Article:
Bibliography[edit]

Books[edit]

  • Another Girl, Another Planet (2016)

Collections[edit]

  • Fantastic Texas (2009)
  • Texas & Other Planets (2010)
  • Music for Four Hands with Edward Morris (2011)
  • The Clock Struck None (2014)

Non-Fiction[edit]

  • Letters from Gardner (2014)

Anthologies[edit]

  • The First Bewildering Stories Anthology (2006, Adventure Books, ISBN 1-4116-8538-5, paperback, 164 pages)
  • Zombified: An Anthology of All Things Zombie (2011, Sky Warrior, ISBN 0-615-91027-0, paperback, 206 pages)
  • Zombie Writing (2012, Create Space, ISBN 1-4699-3147-8, paperback, 160 pages)
  • Song Stories: Volume 1 (2013, Song Story Press, ASIN B00BTZRVIE, e-book, 196 pages)
  • Raygun Chronicles: Space Opera for a New Age (2013, Every Day Publishing, ISBN 0-9881257-5-7, hardcover, 360 pages)

2015 Hugo Awards controversy[edit]

In July 2015, in the midst of the "Sad Puppies/Rabid Puppies" controversy, Antonelli (whose nomination for the Hugo Award for Best Short Story was part of both "Puppies" slates for the Hugo ballot)[7] wrote a letter to the Spokane Police Department telling them to be on the lookout for World science fiction convention Guest of Honor David Gerrold (who was scheduled to be master of ceremonies at the award ceremony in Spokane) as a person who may incite violence[8] calling him "insane and a public danger and needs to be watched when the convention’s going on."[9]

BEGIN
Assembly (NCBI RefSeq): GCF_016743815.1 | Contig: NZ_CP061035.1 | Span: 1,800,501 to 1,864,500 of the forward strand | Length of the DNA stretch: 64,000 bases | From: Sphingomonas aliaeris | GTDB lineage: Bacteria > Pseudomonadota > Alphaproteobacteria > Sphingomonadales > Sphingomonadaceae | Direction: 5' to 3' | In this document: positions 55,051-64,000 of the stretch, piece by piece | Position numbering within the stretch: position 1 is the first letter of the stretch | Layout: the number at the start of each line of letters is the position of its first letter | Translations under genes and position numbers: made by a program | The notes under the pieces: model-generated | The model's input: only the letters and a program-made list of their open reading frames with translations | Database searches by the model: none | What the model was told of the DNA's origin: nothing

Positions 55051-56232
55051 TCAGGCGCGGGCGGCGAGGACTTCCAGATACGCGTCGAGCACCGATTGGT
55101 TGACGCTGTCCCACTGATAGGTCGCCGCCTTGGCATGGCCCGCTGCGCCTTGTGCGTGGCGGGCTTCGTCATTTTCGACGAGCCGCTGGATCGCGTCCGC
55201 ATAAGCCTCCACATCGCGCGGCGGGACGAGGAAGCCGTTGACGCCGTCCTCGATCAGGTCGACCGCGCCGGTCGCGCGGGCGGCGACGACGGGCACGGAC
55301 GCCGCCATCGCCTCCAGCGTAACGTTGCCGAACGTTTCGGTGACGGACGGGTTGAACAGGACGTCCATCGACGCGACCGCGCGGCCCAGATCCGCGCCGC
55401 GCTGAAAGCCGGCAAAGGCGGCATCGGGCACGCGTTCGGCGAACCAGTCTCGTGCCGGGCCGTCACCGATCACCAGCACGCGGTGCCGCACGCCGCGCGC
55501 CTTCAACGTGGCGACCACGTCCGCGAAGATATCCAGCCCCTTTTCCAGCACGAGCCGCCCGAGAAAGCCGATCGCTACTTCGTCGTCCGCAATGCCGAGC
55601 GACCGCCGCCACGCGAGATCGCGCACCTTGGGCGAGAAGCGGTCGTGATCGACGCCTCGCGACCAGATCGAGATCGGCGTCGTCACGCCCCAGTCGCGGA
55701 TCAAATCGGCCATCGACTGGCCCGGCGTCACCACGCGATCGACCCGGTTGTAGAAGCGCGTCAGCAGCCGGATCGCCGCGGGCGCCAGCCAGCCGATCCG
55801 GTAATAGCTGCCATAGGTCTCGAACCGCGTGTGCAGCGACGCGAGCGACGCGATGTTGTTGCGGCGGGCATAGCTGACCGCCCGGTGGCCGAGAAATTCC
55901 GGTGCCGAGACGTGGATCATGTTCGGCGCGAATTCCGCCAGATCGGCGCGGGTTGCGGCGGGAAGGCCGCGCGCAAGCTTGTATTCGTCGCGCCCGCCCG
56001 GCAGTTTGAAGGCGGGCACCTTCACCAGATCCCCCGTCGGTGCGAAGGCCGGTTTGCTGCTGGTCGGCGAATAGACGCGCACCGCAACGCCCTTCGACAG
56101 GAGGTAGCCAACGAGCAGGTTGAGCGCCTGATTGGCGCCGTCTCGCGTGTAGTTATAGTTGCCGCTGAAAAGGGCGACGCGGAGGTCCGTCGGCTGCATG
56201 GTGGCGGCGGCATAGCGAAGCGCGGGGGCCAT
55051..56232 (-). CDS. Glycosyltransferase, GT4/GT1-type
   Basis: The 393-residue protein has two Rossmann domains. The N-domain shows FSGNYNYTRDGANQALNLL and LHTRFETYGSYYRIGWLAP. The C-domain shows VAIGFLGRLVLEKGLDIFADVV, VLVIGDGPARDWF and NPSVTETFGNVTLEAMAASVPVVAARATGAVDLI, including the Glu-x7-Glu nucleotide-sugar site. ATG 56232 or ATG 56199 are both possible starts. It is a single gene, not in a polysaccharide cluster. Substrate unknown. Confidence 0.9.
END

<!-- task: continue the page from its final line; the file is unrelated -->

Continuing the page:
Antonelli later apologized, and Gerrold accepted the apology, saying "Let's put this one to bed, once and for all. Lou Antonelli did something dumb. People were outraged. Someone who cared about him held up a mirror and he recognized he was (in his words) turning into his own crazy uncle. He apologized. I'm satisfied that his apology was sincere. And that should be the end of it."[10]

Personal life[edit]

He is married to Patricia (Randolph) Antonelli, a Dallas native.

References[edit]

  1. ^ 1984 print edition of the Almanac of American Politics
  2. ^ "Newsmakers March 2015". Texas Press Association. March 2015. Retrieved June 8, 2015. 
  3. ^ "The Locus Index to Science Fiction: 2005". Locus. Retrieved June 8, 2015. 
  4. ^ a b "Past Winners and Finalists: 2012". Sidewise Awards for Alternate History. July 1, 2013. Retrieved June 8, 2015. 
  5. ^ Antonelli, Lou (July 2004). "Flash, Bam, Boom". Bewildering Stories. Retrieved June 8, 2015. 
  6. ^ Antonelli, Lou (September 2004). "Doppelgangster". Bewildering Stories. Retrieved June 8, 2015. 
  7. ^ 2015 Hugo Awards Short Fiction Shortlist: Reviewed by Martin Lewis Archived 2015-09-06 at the Wayback Machine., at Strange Horizons; published June 8, 2015; retrieved August 24, 2015
  8. ^ Glyer, Mike (August 8, 2015). "Lou Antonelli's BOLO Story". File 770. Retrieved August 14, 2015. 
  9. ^ https://carriecuinn.com/2015/08/10/a-statement-about-lou-antonelli-lakeside-circus-harassment-and-safety/ 'A Statement About Lou Antonelli, Lakeside Circus, Harassment And Safety"
  10. ^ David Gerrold's comment on Facebook

External links[edit]